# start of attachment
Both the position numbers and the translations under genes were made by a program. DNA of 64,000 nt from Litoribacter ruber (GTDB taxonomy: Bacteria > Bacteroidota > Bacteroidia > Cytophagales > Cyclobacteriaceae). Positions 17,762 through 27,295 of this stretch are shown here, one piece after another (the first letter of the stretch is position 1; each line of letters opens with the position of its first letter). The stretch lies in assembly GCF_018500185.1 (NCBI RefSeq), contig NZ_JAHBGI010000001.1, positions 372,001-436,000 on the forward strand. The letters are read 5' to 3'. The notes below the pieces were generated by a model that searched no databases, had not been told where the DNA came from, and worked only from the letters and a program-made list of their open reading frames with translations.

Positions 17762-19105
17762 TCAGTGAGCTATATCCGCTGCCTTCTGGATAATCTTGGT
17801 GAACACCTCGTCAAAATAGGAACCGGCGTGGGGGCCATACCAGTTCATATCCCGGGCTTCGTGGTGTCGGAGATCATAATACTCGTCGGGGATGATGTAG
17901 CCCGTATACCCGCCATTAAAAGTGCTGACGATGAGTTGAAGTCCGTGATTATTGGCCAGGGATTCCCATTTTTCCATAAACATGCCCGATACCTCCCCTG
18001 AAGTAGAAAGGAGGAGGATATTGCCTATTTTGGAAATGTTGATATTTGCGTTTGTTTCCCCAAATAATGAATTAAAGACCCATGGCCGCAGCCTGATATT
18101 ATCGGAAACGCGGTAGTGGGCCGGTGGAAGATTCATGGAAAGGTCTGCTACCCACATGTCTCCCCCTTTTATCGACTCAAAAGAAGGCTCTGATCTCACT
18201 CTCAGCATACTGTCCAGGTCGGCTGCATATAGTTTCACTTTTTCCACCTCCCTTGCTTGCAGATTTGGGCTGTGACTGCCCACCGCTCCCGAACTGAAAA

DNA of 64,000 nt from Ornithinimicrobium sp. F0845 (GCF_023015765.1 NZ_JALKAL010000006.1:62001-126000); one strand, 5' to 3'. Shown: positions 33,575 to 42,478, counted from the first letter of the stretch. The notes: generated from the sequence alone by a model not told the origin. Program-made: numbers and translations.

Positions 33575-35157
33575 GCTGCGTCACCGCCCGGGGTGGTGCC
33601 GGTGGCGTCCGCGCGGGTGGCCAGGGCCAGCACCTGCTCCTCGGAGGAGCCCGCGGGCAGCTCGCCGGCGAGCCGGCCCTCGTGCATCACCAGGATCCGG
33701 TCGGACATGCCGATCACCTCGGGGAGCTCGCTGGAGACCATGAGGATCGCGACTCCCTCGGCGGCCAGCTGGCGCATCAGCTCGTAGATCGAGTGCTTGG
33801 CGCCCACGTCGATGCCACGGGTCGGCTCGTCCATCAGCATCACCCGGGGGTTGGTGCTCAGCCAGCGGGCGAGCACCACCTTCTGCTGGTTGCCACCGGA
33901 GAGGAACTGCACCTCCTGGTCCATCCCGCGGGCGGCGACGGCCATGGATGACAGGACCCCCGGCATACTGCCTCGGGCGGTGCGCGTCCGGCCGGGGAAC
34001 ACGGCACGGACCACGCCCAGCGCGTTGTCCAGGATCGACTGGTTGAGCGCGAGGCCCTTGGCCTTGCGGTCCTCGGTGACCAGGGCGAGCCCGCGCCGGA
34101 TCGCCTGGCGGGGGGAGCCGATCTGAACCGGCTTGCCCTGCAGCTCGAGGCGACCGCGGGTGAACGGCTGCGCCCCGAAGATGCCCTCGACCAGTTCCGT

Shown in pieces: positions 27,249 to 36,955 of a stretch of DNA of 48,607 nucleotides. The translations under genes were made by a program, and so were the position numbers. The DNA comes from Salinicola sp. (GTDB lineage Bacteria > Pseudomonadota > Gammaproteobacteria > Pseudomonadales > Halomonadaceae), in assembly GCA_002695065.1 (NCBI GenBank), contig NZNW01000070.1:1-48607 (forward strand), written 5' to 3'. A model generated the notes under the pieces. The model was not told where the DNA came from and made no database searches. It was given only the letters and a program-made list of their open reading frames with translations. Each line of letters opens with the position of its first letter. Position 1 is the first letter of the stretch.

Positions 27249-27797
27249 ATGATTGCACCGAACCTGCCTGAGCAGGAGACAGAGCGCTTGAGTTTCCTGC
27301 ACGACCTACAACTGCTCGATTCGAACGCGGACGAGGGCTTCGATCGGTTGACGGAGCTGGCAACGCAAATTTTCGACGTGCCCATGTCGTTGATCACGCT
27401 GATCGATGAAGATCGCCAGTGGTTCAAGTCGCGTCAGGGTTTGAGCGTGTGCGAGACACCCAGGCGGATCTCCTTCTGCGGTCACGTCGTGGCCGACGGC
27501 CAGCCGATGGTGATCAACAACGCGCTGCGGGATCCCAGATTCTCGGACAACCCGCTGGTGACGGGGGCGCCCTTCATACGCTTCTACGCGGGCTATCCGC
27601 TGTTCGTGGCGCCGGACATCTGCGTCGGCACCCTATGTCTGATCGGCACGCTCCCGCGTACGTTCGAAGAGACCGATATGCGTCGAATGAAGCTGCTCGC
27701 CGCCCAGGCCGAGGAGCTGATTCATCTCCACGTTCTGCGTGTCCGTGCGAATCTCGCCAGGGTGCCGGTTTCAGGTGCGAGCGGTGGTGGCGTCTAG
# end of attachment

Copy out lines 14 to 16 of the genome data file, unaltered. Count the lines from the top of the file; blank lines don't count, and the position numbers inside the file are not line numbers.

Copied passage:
33801 CGCCCACGTCGATGCCACGGGTCGGCTCGTCCATCAGCATCACCCGGGGGTTGGTGCTCAGCCAGCGGGCGAGCACCACCTTCTGCTGGTTGCCACCGGA
33901 GAGGAACTGCACCTCCTGGTCCATCCCGCGGGCGGCGACGGCCATGGATGACAGGACCCCCGGCATACTGCCTCGGGCGGTGCGCGTCCGGCCGGGGAAC
34001 ACGGCACGGACCACGCCCAGCGCGTTGTCCAGGATCGACTGGTTGAGCGCGAGGCCCTTGGCCTTGCGGTCCTCGGTGACCAGGGCGAGCCCGCGCCGGA